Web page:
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Classical Mechanics - An Introduction | Dieter Strauch | Springer
Published by Cambridge Univ. Press About this Item: Cambridge Univ.
Press, Condition: Near Fine. Near Fine reprint Cambridge paperback, light top corner creases only, unmarked.
Immediate dispatch worldwide First softcover edition. Quantity Available: 1. Pictures of this item not already displayed here available upon request. Inventory No: Seller Inventory More information about this seller Contact this seller 2. About this Item: Cambridge University Press , Condition: New. Free Preview. Very comprehensive textbook on theoretical mechanics Explains Newtonian and Lagrangian mechanics including classical field theory and continuum mechanics Written for course adoptions of courses in theoretical physics, including electro- and thermodynamics, solid-state physics, quantum physics, relativity and statistics Graduate students will benefit from the clear and straightforward explanations see more benefits.
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Buy Softcover. FAQ Policy. About this Textbook This upper-level undergraduate and beginning graduate textbook primarily covers the theory and application of Newtonian and Lagrangian, but also of Hamiltonian mechanics. Show all. According to the author, the main difference of this textbook from other books on the topic is a strong separation of axioms and fundamentals from various applications and comments on them.
Classical Mechanics Books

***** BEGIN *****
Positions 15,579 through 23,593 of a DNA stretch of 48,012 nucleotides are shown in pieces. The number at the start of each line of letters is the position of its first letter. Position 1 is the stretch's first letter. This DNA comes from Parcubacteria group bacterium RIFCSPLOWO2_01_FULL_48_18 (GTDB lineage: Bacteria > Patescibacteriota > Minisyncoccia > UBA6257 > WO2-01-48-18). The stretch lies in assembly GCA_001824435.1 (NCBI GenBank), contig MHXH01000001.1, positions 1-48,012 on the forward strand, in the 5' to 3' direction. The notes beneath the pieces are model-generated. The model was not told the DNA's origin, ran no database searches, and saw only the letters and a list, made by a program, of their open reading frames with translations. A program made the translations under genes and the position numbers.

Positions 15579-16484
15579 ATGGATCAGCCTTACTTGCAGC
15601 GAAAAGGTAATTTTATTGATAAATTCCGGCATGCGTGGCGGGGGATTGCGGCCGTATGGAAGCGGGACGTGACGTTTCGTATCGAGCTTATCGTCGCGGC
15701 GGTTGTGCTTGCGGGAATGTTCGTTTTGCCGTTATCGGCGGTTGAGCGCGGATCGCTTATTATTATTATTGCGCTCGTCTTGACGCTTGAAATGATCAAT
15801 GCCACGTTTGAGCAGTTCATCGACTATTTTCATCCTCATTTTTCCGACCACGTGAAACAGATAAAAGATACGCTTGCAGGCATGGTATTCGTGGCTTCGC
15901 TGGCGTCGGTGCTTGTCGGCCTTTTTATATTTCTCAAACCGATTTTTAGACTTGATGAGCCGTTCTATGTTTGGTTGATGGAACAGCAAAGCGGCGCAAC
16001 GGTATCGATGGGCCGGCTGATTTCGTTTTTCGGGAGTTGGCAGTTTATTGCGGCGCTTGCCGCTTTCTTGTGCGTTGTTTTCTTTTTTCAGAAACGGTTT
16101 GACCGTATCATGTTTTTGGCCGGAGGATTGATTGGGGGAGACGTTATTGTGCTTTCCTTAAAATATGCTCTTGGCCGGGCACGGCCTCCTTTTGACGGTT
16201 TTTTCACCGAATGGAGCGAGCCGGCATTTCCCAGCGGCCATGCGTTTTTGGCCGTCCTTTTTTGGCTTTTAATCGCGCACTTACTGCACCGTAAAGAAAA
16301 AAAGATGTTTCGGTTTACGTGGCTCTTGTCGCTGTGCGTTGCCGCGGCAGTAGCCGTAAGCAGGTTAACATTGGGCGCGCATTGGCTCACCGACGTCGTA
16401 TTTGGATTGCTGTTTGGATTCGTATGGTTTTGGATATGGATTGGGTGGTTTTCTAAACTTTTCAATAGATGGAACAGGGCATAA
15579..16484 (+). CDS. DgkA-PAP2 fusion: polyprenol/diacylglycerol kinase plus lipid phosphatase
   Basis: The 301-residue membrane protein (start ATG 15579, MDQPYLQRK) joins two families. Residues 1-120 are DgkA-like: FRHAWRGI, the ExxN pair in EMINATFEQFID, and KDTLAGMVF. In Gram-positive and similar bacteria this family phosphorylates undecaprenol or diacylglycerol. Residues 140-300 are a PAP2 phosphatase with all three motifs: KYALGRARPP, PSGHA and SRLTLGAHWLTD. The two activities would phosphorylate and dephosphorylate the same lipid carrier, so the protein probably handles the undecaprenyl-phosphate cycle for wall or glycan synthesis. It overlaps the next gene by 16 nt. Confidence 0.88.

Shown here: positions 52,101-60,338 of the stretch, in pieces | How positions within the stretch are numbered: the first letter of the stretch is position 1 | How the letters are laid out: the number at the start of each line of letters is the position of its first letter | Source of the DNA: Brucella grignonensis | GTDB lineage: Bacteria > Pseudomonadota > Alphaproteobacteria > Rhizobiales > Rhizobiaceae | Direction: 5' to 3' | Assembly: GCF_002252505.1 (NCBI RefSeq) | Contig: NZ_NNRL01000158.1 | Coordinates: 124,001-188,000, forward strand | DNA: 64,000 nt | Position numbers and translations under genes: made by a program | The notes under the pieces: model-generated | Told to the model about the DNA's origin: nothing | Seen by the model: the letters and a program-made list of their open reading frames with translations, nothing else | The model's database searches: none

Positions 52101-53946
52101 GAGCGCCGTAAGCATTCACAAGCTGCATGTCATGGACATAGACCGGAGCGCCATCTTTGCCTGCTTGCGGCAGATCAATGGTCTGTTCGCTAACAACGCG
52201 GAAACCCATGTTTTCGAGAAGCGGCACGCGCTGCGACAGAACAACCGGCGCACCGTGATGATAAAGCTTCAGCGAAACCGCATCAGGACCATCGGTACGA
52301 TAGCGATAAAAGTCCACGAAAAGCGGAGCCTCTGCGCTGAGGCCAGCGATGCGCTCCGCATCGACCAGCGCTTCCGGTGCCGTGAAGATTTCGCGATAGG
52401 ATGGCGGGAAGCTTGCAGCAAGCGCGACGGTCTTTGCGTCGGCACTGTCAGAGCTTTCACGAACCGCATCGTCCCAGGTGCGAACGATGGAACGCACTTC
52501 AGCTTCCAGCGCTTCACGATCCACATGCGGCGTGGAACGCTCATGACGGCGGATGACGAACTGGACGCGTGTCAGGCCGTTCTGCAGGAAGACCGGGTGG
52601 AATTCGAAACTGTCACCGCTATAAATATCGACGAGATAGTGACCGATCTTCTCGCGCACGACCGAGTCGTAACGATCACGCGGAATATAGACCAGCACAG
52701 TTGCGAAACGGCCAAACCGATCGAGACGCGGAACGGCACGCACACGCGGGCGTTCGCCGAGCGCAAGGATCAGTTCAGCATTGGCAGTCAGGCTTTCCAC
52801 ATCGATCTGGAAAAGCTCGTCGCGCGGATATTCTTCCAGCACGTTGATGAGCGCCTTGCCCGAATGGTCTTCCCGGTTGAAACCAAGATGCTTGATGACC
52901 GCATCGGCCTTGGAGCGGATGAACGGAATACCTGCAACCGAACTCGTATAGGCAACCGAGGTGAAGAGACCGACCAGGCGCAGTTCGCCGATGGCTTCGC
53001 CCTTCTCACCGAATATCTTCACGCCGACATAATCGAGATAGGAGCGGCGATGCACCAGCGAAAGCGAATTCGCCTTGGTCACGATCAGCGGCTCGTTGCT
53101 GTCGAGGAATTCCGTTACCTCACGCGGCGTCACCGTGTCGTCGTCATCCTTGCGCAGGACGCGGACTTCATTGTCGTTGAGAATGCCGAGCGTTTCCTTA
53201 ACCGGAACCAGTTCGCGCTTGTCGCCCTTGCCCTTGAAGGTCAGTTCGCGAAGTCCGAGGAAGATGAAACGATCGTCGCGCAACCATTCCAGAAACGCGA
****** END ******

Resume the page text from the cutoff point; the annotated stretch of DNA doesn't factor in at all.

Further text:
Goldstein's Classical Mechanics is a masterpiece. That's why it's still held in such high regard as one of the best mechanics books available 60 years later after after 3 revisions. I would suggest that you should stick with this book and work through it slowly. If that is too difficult then slooooowly.
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I'm pretty thick, to be honest, which is why I had no problem over the embarrassment of taking a week trying to understand a page of the first chapter sometimes. Others would take a month, and others I still don't understand fully. I don't think any book comes anywhere close to explaining mechanics concisely and accurately in the first chapter, where others take pages and yet still gloss over the details. Assuming that you have studied introductory mechanics at the level of freshman physics, The best book on mechanics after that to tackle is Classical Mechanics by John R. It is very clear and insightful.
The author is a very good writer, he has written also the best introductory book on error analysis. Goldstein is good. However, since you are anyways a math major, you can easily start off with Jose and Saletan or Arnold's Mathematical Methods of Classical Mechanics. What I like about it is that both fundamental principles notably Noether's principle and basic but important techniques like dealing with significant digits are consistently mentioned and enforced throughout the book.
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It also contains a lot of examples and exercices of varying levels of difficulty. I think Goldstein is a great book which should be supplemented by the internet, rather than a mass of books to clarify every detail.
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- Full text of "Classical Mechanics. An Undergraduate Text".
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There's also the 10 classical mechanics videos by Prof Susskind of Stanford, but on a level around that of Goldstein:. Since I'm not a math major and have little direct experience with math people learning physics, my answer here is pure speculation. I'll offer it anyway. You don't want something like Arnold's mathematical book on mechanics.
That would be new material, but essentially familiar to you and inside your comfort zone. If you're interested in learning physics for its own sake, what you want to focus on isn't the mathematical structure of the theory, but the physical intuition, since that's where you pick up something new and exciting. Home Questions Tags Users Unanswered.